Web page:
Covid in Scotland: Bar workers dump leftover ice in closure protest

UK
ice protest Image copyright Rex Features
Image caption Supporters cheered as hospitality staff staged their protest

Bar and restaurant workers have dumped piles of leftover ice outside the Scottish Parliament in protest at being forced to close by Covid restrictions.

Demonstrations also took place outside the City Chambers in Glasgow after pubs in Scotland’s central belt were told to close for 16 days.

The closures form part of new Scottish government rules to try and suppress the spread of coronavirus.

About 3.4 million people are currently subject to the strictest curbs.

They involve licensed premises in Greater Glasgow and Clyde, Lothian, Lanarkshire, Forth Valley and Ayrshire and Arran being closed until 25 October – although they can still serve takeaways.

Image copyright PA Media
Image caption A truckload of ice was dumped outside the City Chambers in Glasgow

People wearing masks cheered as dozens of Glasgow hospitality workers took part in the protest outside the City Chambers at George Square on Friday evening.

Bucket-loads of ice were thrown on the street before a truck dumped a huge pile in the road.

Caitlin Lee, a worker at Blythswood Square Hotel in the city, said the ban on alcohol sales had brought uncertainty to the entire hospitality industry.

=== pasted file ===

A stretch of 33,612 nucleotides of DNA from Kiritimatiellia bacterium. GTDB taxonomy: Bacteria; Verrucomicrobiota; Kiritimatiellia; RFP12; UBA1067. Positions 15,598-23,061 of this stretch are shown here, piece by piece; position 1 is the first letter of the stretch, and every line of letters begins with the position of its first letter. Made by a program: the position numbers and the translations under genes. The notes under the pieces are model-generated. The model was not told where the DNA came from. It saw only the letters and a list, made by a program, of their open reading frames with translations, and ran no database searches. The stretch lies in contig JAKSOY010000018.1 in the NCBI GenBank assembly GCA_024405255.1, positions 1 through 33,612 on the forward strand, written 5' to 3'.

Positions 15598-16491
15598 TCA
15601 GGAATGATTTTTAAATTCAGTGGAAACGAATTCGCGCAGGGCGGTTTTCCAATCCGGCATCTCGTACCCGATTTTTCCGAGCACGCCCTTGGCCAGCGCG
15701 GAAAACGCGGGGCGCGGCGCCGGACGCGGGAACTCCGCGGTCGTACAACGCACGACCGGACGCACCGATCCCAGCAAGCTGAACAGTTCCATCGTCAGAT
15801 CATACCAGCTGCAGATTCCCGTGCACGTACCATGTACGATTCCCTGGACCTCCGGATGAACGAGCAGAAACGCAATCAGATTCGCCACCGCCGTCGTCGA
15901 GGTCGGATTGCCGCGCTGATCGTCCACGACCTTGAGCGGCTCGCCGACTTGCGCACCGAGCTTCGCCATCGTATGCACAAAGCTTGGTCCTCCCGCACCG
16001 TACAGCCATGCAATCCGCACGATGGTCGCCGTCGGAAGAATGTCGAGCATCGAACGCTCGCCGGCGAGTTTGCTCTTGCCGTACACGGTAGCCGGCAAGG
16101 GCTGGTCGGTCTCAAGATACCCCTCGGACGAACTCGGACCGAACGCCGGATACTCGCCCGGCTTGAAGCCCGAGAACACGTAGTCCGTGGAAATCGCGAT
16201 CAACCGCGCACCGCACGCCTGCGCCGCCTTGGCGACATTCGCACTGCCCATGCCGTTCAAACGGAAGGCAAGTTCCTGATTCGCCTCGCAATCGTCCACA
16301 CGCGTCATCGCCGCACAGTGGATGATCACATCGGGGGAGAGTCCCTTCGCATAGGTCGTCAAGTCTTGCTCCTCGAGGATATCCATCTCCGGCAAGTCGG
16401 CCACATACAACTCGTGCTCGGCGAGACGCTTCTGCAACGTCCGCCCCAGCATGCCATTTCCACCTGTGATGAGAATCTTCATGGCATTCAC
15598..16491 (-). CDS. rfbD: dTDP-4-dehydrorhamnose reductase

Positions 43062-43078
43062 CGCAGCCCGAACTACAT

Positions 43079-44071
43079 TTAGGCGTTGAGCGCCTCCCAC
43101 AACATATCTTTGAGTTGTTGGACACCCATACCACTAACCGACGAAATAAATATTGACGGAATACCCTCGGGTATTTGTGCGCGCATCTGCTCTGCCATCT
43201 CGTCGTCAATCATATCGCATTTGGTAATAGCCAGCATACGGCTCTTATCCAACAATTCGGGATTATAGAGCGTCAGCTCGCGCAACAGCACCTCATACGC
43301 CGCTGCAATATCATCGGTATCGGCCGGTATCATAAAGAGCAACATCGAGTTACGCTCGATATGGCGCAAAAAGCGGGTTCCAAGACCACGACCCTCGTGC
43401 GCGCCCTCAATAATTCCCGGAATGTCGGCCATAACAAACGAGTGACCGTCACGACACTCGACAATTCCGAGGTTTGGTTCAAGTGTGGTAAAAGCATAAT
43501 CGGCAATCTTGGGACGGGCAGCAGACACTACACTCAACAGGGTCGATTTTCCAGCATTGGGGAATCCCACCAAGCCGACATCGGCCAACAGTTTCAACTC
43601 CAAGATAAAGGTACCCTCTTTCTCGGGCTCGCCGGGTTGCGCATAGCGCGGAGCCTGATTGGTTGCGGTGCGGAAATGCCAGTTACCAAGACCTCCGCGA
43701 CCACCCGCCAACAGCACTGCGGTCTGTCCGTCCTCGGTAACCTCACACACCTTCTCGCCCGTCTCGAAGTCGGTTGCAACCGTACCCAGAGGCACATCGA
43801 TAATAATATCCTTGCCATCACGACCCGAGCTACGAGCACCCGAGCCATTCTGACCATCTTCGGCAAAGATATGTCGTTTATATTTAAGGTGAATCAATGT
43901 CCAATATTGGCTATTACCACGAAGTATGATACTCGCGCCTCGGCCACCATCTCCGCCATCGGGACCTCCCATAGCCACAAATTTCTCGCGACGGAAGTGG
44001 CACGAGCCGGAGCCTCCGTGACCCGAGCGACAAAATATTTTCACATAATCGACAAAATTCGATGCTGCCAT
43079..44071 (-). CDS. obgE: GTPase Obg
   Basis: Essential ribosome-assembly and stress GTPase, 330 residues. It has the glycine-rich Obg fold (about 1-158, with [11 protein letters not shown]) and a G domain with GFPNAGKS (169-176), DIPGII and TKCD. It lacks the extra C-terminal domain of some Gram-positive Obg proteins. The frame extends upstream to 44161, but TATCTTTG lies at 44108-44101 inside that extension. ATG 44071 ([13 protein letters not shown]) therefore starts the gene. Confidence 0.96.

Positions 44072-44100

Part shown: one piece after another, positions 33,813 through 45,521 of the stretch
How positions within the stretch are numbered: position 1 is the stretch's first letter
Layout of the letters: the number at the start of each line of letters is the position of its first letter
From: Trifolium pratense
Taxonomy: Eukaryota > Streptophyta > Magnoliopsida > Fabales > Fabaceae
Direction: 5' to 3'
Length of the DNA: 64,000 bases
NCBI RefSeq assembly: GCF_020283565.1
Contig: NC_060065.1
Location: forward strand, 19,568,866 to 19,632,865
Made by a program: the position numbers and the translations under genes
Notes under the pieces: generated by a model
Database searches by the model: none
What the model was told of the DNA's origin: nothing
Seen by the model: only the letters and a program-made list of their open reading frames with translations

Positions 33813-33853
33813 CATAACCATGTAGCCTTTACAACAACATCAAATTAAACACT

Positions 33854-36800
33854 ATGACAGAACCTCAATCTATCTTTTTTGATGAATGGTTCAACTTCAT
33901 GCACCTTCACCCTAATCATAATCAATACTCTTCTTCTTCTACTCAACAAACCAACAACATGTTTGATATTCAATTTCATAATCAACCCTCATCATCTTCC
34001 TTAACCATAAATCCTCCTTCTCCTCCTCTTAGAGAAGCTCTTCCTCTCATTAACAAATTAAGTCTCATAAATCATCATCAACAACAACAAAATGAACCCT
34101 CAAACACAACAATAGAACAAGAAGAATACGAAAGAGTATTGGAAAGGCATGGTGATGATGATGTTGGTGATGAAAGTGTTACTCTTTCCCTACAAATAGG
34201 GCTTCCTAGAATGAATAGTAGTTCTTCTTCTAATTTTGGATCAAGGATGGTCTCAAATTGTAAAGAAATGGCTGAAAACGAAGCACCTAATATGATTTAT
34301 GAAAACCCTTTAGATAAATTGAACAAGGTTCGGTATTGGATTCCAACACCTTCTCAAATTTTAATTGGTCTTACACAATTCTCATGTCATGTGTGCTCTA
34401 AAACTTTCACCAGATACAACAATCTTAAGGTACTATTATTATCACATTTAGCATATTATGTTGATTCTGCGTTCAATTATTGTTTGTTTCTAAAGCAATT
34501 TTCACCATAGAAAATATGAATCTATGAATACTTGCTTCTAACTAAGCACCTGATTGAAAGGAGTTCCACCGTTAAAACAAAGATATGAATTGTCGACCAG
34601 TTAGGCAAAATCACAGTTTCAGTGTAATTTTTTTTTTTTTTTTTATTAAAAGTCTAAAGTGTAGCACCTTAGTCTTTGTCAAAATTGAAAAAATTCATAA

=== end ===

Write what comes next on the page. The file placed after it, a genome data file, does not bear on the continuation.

She said: “Our occupancy within the hotel is obviously expecting to drop because people can’t go out.

“We’re now in a position where we don’t know what’s going to happen. Hospitality and everyone in hospitality has already went through the first wave of not being able to work and now we’re coming into a second wave of it.

“Are we going to be able to work into Christmas and New Year?”

Image caption Bar workers showed their contempt for the new rules

Chloe Fraser, who previously worked in hospitality for 10 years, said the industry was being punished. She blamed those attending illegal house parties for causing the virus to spread.

She said: “It’s clearly seen that people are not obeying the law or caring about the bigger picture.

“Hospitality is having to spend a lot of money putting the screens up, having to do all of these extra things which they’ve been abiding by in Glasgow. What’s happening afterhours is the issue.

“These independent companies can’t afford these losses. That’s why we’re seeing this.”

Image copyright PA Media

Hospitality venues in the rest of Scotland are allowed to open, but are only permitted to serve non-alcoholic drinks and food indoors between 06:00 and 18:00.

Licensed premises in these areas are still able to serve alcohol in outdoor areas, such as beer gardens, up to the 22:00 curfew introduced in September.

The Scottish government has published details of a £40m support package for businesses forced to close due to Covid restrictions.

And UK Chancellor Rishi Sunak has said employees who work for firms forced to shut by law because of coronavirus restrictions are entitled to get two-thirds of their wages paid by the government.

The scheme is due to begin on 1 November for six months.

It comes ahead of a UK government update on Monday, which could also see pubs and restaurants shut in the worst-affected areas of England.